LAS VEGAS – Hard by the Las Vegas airport, the industrial infrastructure of the solar economy is rising in a former furniture factory. Phalanxes of orange robots swivel and dip as they practice assembling components for solar power plants to be built by Silicon Valley startup Ausra.
It’s North America’s first solar power plant factory and it went online Monday when Ausra CEO Robert Fishman and U.S. Senate majority leader Harry Reid, D-Nevada, flipped the switch to start the production line. Ausra’s automated 130,000-square-foot factory is key to the Palo Alto company’s aim of cutting manufacturing costs to make solar energy competitive with fossil fuels.
A large robot picks up 78-square-foot pieces of glass and places them on a conveyor belt so a machine can apply strips of adhesive. Other robots transfer the glass to another line where a dozen bots weld together 53-foot-long steel frames. The completed solar arrays will be trucked to California where Ausra is building a 177-megawatt solar power station for utility PG&E (PCG) on 640 acres of agricultural land in San Luis Obispo County. (To see a video of the robots in action, click here.)
The arrays focus sunlight on water-filled tubes to create steam to drive a turbine. Ausra manufacturing exec David McKay points to where standard-issue boiler pipe will be fed into a machine and treated with a proprietary coating that transforms it into a solar receiver. At peak production the plant will churn out more than 700 megawatts’ worth of equipment year to keep 1,400 solar power plant construction workers employed. “We can produce a lot faster than what we can install,” says McKay.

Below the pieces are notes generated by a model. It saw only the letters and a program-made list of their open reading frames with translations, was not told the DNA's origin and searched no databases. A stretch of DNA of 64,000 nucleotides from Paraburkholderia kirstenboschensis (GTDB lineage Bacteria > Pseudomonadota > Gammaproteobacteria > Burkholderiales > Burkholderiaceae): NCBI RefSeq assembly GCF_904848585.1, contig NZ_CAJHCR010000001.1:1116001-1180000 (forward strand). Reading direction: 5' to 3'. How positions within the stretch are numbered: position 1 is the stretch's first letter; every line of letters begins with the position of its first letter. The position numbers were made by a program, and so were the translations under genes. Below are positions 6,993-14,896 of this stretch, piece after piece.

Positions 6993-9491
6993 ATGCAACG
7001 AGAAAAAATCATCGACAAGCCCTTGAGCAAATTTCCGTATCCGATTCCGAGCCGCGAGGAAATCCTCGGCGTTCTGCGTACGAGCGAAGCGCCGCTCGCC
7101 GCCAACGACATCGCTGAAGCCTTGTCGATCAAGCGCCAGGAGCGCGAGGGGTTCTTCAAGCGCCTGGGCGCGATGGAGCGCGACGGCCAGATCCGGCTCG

However, the future of those jobs – and billions in future investments in renewable energy – hangs on whether Congress extends a crucial investment tax credit that the solar industry and utilities are relying on to make large-scale solar power plants competitive with the carbon-spewing variety. The investment tax credit expires at the end of the year and several attempts to pass legislation extending the ITC have failed despite support on both sides of the aisle.
Green Wombat met with the chairman of the Solar Energy Industries Association, Chris O’Brien, last week when he was in San Francisco to get an update on the ITC’s chances. “It’s an election year and it has become part of the political stalemate,” says O’Brien, who heads North America market development and government relations for Swiss-based solar cell equipment maker Oerlikon Solar. “I don’t see an imminent breakthrough.”
The pending demise of the tax credit is “having a significant effect on the development of new business,” according to O’Brien. Solar energy executives, of course, are reluctant to admit that deals are getting dashed, but there’s no doubt the loss of a 30 percent tax credit gives financiers and utilities pause when considering whether to green-light solar power plants that can cost a billion or two to construct.
O’Brien thinks the best-case scenario for the long-term extension of the ITC will come after the presidential election during the lame-duck session of Congress. Otherwise, he says, don’t expect action until around September 2009.
In the meantime, Ausra will keep its robots busy cranking out components for its first California power plant, which is scheduled to start producing green electricity in 2010.